Finding Common Political Ground on Poverty
If you have been paying any attention to America’s paralyzed politics, you are not going to believe this.
On January 31, The New York Times published endorsements of Hillary Clinton for the Democratic nomination for president and John Kasich for the Republican nomination. The Clinton endorsement was ringing and enthusiastic while that of Kasich was a bit grudging and in the “best of a bad lot” genre. Predictably, neither endorsement had any perceptible effect in Iowa, although Clinton’s “victory” over Bernie Sanders was so tiny that one cannot exclude the possibility that the endorsement could have tipped the balance. On the Republican side, Kasich finished well toward the bottom and, to the extent that Republican voters noticed the Times editorial at all, any endorsement from that source might well have counted more as a negative than a positive. (The last Republican endorsed by The New York Times in a general election was Dwight Eisenhower in 1956.) Continue reading
Michael Bloomberg recently put a toe in the political waters by letting it be known that he was considering a race for president in 2016 as an Independent. According to a story in The New York Times, Bloomberg is unhappy with a possible choice of candidates between Donald Trump or Ted Cruz as the Republican nominee, and Bernie Sanders the Democratic opponent. Continue reading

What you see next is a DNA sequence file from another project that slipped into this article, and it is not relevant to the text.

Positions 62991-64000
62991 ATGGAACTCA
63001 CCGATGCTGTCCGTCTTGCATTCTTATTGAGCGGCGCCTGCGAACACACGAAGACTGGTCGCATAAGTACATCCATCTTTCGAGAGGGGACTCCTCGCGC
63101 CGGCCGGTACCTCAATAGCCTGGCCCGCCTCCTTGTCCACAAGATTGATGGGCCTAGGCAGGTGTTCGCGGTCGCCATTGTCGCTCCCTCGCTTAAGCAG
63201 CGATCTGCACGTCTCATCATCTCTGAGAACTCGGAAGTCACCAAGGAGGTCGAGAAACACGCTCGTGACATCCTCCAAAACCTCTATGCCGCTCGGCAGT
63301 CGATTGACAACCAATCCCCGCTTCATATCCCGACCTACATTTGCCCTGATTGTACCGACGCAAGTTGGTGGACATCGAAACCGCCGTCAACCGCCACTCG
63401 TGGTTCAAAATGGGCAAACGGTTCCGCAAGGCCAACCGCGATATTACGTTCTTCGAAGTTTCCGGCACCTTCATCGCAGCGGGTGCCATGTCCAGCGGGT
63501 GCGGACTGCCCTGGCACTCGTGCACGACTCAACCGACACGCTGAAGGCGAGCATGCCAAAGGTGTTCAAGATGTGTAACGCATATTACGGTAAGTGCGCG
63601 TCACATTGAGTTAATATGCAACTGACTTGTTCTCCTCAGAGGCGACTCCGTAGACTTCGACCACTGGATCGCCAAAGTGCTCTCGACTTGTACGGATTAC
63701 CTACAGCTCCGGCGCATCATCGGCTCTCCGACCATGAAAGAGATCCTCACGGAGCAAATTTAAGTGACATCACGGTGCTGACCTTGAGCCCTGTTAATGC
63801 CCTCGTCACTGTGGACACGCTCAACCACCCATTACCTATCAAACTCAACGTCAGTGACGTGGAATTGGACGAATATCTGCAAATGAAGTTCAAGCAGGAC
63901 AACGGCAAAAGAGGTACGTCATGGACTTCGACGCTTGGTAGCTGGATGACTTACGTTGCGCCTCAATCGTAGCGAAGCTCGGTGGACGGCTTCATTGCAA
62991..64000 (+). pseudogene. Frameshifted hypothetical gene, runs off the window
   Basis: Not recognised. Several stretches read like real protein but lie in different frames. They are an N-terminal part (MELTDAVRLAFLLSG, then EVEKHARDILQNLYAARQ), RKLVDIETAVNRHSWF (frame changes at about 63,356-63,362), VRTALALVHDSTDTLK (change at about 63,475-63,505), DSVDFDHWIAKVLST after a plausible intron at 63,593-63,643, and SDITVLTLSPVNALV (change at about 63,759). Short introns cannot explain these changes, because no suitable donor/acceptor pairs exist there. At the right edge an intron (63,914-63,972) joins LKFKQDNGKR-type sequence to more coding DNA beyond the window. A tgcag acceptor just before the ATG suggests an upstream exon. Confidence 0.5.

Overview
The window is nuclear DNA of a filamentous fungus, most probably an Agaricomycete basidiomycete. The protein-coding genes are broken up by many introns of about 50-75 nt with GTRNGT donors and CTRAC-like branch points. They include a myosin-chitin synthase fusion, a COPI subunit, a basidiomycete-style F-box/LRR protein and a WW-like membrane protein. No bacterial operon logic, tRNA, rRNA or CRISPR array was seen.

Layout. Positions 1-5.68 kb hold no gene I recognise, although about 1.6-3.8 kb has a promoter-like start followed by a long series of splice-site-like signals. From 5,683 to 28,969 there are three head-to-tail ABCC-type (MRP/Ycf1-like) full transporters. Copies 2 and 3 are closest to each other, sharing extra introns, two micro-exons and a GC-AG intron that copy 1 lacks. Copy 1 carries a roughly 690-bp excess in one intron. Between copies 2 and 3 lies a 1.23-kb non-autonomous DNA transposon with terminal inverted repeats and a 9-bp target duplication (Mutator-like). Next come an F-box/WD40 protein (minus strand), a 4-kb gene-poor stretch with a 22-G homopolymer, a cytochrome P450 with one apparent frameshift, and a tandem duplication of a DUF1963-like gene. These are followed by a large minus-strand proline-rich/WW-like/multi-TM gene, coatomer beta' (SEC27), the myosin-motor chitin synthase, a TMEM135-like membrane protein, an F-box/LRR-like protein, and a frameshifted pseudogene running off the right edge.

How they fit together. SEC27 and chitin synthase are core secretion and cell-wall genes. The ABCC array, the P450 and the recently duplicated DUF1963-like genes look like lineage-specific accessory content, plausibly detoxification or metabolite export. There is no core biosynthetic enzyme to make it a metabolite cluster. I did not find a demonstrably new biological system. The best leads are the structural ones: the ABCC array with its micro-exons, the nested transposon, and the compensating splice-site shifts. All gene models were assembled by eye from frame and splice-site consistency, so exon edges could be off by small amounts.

The news of Sarah Palin’s endorsement of Donald Trump seemed quite unsurprising, almost inevitable. It immediately brought to mind an expression I heard long ago from a fellow soldier at Fort Benning. From time to time, Tom would remark with mild derision, “What a pair to draw to.” I have no recollection of the particular persons or things that inspired the comment, but a quick look on Google renewed my understanding of what he meant. As one writer put it:
One memory I have of my father is a saying he would use whenever we would encounter two people–usually two men, but sometimes a couple–who looked as if they were up to no good. My father, an inveterate poker player, would indicate with a nod and say, “There’s a pair to draw to.”
In the metaphor of poker, of course, the pair to which he was referring would have to be seen as a low pair, deuces or treys. Fours, fives. So in fact they were not a pair to draw to at all. It would be best just to fold before the draw and sit this hand out. But also there was the implication that trouble was just around the corner and was being drawn to the energy of the pair even at the moment, and if we wanted to wait around we probably could see it arrive.
Coming on Tuesday and Thursday nights of last week, President Obama’s State of the Union message and the sixth Republican debate combined to make a depressing package of television viewing. For those of us in the Pacific time zone, the best that might have been said was that we did not have to stay up late to watch and that neither event interfered with regular prime time programming. Given the extensive coverage of them, we will limit our comments to a few observations. Continue reading
A report on the PBS NewsHour this week brought to our attention an issue that we had previously overlooked. The report, which can be viewed here, concerned the inability of the Veterans Affairs Department (VA) to pay for in vitro fertilization (IVF) for veterans who have suffered wounds that make it impossible for them to conceive children any other way. Continue reading